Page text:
Methadone substitution therapy helps prevent new HIV infections in Belarus

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Methadone substitution therapy helps prevent new HIV infections in Belarus

02 March 2011

A patient receiving his daily dose of methadone at the Minsk oblast clinic centre.

Twenty-eight-year-old Slava had injected heroin for 13 years. "I always thought I could quit. Just one more injection and quit. But in the end, I realized it was not possible to recover without external help."

So he signed up at the Minsk oblast clinic centre to be part of their methadone substitution therapy programme as soon as it opened in June 2010.

According to the UNAIDS, UNODC and WHO, opioid substitution therapy (OST), with methadone or buprenorphine, is highly effective in reducing injecting behaviours that put people who use drugs at risk for HIV. Also, people using OST have shown better access and adherence to antiretroviral treatment, meaning they are living longer and healthier lives.

"I waited for this programme for a long time,” said Slava. “The most important change in my life is that, thanks to the methadone treatment, I’ve returned to my normal life and I’ve resumed my studies.”

The rehabilitation center at the Minsk clinic which serves around 40 people needs no advertising. People tell friends about their progress and advise anyone who needs help to visit the centre. “Several HIV-positive injecting drug users who were not listed anywhere came to us voluntarily and received methadone as well as antiretroviral treatment here,” said Dr Golubitsky, chief of the substitution therapy cabinet at the clinic.

Several HIV-positive injecting drug users who were not listed anywhere came to us voluntarily and received methadone as well as antiretroviral treatment here

Dr Golubitsky, chief of the substitution therapy cabinet at Minsk oblast clinic

The clinic also provides information on HIV prevention and drug use rehabilitation and refers people to other relevant services like family planning and physiological support as well as information about vocational studies, training and employment.

Substitution therapy with methadone was introduced in Belarus three years ago and has since expanded from one pilot clinic to a network of centres within the state’s health system. Today, over 450 people in eight cities across the country are receiving treatment on a daily basis.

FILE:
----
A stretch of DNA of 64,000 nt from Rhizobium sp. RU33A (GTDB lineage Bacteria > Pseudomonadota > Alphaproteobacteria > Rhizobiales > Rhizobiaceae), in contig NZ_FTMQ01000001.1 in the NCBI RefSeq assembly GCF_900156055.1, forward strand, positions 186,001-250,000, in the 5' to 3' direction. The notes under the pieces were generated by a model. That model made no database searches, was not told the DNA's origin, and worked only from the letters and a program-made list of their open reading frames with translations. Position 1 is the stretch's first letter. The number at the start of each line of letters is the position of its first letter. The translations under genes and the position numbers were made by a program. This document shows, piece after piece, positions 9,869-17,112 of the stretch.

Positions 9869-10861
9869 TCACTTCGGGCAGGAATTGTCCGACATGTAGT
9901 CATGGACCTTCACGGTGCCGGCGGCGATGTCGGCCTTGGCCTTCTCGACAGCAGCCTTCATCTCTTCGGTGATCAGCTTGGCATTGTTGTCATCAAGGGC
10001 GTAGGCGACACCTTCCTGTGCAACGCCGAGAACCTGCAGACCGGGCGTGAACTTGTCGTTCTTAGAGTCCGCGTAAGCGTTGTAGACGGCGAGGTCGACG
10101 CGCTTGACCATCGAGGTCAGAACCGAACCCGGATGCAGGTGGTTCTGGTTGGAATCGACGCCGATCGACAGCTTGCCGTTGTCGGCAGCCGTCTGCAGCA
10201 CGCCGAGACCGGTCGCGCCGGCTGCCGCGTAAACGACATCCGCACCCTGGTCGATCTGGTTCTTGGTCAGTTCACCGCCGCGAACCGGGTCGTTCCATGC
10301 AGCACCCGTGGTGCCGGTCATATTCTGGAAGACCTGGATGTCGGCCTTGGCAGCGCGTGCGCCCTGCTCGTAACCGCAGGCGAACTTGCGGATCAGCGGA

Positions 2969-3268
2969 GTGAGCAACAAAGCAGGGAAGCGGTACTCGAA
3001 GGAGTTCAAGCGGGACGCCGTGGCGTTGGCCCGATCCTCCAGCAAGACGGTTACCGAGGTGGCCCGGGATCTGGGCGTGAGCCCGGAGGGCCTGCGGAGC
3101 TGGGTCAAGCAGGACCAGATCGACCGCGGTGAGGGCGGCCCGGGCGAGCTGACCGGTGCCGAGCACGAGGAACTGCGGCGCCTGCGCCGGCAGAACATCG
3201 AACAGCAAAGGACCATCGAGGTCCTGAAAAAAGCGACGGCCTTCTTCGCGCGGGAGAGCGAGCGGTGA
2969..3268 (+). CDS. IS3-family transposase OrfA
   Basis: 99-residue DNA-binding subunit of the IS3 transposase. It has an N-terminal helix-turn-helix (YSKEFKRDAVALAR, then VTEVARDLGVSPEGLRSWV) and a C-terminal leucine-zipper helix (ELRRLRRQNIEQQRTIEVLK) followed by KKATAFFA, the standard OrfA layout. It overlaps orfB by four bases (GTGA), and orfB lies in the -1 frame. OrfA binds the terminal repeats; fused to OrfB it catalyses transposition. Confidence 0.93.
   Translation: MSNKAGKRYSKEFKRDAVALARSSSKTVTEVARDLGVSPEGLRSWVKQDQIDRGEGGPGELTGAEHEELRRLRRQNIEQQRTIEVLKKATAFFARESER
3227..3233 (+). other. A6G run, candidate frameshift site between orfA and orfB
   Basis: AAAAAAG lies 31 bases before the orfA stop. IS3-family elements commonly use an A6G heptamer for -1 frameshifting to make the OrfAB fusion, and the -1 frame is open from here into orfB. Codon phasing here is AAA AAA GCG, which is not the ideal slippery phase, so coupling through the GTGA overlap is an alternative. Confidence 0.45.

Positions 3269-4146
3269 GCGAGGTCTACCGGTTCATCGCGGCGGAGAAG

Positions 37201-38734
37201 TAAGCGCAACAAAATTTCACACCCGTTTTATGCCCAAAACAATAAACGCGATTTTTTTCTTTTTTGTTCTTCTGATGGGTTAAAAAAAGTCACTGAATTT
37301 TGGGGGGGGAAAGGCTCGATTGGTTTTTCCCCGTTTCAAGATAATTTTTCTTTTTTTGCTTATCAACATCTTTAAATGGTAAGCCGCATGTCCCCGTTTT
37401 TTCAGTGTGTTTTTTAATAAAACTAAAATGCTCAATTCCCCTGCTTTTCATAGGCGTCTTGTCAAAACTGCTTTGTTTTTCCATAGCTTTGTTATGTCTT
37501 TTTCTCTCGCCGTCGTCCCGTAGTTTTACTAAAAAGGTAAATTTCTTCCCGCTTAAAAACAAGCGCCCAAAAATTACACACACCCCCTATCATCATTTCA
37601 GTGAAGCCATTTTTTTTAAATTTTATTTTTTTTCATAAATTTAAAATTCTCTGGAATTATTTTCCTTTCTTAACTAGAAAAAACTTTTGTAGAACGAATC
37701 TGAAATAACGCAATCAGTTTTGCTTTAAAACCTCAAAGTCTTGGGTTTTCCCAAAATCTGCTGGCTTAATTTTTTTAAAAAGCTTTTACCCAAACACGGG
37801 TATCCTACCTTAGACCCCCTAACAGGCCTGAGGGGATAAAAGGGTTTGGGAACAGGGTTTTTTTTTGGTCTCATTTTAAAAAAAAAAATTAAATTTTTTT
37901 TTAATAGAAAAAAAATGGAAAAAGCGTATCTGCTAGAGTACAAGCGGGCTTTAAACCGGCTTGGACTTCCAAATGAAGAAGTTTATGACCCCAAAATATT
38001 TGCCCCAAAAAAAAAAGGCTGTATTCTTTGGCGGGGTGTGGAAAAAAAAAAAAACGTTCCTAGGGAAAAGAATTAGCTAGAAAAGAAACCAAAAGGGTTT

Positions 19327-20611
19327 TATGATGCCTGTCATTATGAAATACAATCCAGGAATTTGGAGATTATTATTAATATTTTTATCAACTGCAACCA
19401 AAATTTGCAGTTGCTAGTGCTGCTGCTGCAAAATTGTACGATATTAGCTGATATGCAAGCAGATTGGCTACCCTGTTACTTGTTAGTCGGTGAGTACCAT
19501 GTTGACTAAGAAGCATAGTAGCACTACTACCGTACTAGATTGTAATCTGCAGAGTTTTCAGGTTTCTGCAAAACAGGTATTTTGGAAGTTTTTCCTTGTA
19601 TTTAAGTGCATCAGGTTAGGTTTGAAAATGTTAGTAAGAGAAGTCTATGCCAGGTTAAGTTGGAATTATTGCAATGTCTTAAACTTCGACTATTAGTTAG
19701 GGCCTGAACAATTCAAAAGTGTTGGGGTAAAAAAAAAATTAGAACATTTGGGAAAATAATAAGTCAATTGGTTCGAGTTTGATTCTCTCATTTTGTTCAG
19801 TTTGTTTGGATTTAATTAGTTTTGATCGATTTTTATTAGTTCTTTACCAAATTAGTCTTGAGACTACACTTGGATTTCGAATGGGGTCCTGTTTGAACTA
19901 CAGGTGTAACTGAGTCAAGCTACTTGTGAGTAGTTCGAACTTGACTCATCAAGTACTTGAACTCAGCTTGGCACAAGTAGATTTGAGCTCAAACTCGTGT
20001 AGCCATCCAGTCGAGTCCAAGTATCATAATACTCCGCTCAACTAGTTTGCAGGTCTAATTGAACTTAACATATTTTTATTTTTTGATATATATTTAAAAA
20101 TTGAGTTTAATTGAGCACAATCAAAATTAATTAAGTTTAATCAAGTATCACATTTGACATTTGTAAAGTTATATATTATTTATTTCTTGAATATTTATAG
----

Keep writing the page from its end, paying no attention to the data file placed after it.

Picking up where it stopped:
The methadone programme is funded by the Global Fund to fight AIDS, TB and Malaria and its implementation is coordinated by the UN Development Programme.

The country has shifted from zero capacity to provide methadone treatment to having a pool of treatment specialists as well as an established OST treatment protocol. Also the provision of OST services has expanded to provide comprehensive range of services covering different elements of a persons’ life.

Belarus had strict preconditions to joining an OST programme– a drug user either needed to demonstrate several unsuccessful attempts to give up heroin, be living with HIV, or have another infection like hepatitis C. Today, due to the success of the OST programme that policy has changed, and access to these services has been expanded. Under a new order of the Ministry of Health, every person who wants to stop injecting drugs can enter a substitution therapy programme.

Health professionals consider the change a very positive step because it gives an alternative to people who inject drugs. By making it easier for people to access substitution programmes it will in turn decrease the high personal cost of opioid dependence to individuals, their families and society at large by reducing heroin use, associated deaths, HIV risk behaviours and criminal activity.

Injecting drug use in Eastern Europe and Central Asia is the main mode of HIV transmission in the region. Drug users are the most HIV affected group in the population of Belarus with an HIV prevalence rate of 13.7%.